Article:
Piquero will allow herself to take walk breaks to change her pace and help her rest up, if necessary. She tries to keep them to a minimum, though, since they affect her time.
“The way I look at it is I’m still moving, I’m still progressing and I’m not going backwards,” she said.
To avoid slipping into a negative mindset, Piquero plays mental games during the marathon. She said she tries to focus on her surroundings, like the beauty of the scenery.
Once she reaches the halfway point of a race, she’ll start counting down, reminding herself that she’s nearly done.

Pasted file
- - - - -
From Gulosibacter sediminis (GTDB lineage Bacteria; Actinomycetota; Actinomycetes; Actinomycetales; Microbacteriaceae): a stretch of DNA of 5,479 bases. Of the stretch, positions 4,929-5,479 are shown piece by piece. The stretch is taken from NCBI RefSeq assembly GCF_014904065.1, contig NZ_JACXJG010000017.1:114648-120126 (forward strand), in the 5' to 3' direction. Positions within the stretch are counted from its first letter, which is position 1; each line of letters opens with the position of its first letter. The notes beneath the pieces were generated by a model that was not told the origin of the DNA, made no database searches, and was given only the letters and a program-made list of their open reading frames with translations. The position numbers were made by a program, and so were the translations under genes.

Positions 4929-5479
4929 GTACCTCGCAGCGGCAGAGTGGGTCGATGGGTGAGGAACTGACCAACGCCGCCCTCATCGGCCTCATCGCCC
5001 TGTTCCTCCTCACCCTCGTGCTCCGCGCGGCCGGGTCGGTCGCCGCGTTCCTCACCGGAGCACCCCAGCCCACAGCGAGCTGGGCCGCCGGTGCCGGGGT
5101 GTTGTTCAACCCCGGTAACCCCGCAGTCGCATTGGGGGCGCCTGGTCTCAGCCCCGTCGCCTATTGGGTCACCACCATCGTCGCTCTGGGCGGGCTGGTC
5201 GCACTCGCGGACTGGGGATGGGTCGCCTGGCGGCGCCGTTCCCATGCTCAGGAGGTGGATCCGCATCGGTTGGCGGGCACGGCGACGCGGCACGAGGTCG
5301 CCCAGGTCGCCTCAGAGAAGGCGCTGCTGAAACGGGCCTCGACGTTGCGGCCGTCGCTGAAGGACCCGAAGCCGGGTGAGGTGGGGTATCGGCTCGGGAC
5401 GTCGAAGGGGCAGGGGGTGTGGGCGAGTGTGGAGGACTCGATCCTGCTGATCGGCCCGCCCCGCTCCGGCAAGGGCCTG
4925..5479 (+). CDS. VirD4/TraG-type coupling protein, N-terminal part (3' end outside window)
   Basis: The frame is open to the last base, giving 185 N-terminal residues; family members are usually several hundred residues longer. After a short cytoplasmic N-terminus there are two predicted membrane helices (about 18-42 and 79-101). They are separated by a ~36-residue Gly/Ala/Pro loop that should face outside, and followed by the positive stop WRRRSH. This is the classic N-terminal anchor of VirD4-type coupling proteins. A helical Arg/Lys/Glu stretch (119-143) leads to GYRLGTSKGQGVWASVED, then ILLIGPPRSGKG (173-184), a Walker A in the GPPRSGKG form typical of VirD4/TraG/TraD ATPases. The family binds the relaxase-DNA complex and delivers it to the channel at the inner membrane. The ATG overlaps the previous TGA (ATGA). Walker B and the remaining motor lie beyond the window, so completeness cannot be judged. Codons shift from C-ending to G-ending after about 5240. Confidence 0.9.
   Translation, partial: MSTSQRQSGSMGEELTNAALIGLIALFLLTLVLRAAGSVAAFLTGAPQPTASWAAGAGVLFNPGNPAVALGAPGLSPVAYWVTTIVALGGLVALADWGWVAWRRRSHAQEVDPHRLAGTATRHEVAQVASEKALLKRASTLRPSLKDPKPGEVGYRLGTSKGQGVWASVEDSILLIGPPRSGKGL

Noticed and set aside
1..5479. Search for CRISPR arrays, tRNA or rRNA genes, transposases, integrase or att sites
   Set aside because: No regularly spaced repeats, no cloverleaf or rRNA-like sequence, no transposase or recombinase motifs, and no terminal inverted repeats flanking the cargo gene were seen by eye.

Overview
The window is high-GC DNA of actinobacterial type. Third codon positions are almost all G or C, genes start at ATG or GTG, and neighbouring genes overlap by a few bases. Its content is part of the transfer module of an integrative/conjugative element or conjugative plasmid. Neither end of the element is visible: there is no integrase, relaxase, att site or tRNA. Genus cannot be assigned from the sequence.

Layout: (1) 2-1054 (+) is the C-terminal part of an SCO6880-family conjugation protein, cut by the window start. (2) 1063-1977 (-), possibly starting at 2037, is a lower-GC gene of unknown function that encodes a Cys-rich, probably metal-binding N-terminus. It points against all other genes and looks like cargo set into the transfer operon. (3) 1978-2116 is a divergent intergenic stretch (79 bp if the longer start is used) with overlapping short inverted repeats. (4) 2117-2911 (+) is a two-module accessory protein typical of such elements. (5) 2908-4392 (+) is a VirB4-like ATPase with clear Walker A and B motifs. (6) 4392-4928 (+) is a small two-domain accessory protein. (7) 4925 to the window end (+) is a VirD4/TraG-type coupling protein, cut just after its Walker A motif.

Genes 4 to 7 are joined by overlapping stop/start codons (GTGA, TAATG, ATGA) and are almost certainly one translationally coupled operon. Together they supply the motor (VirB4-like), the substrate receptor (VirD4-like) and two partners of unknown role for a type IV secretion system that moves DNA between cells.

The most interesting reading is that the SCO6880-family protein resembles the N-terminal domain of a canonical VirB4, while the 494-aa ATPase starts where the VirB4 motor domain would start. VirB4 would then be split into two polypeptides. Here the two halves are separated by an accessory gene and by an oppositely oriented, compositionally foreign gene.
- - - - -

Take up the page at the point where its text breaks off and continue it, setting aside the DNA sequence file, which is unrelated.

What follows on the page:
Upon finishing, she always finds the familiar face of her husband, who is standing at the finish line of Piquero’s full marathon races.
After running 26.2 miles during the marathon, Piquero’s usually drained. Before she leaves for her competitions, Piquero sets up an appointment with her chiropractor for the following Monday to undo everything she’s just done and put her body at ease again.
Despite the toll it takes on her, Piquero still revels in the thrill of the races.
“There’s something fun about being completely exhausted at the end,” Piquero said. “It’s giving everything out of the tank and saying, ‘You know what? I did this.’”
For Piquero, reaching one goal pushes her to achieve another — in this case, the next level of the Marathon Maniacs, a group that challenges marathon runners.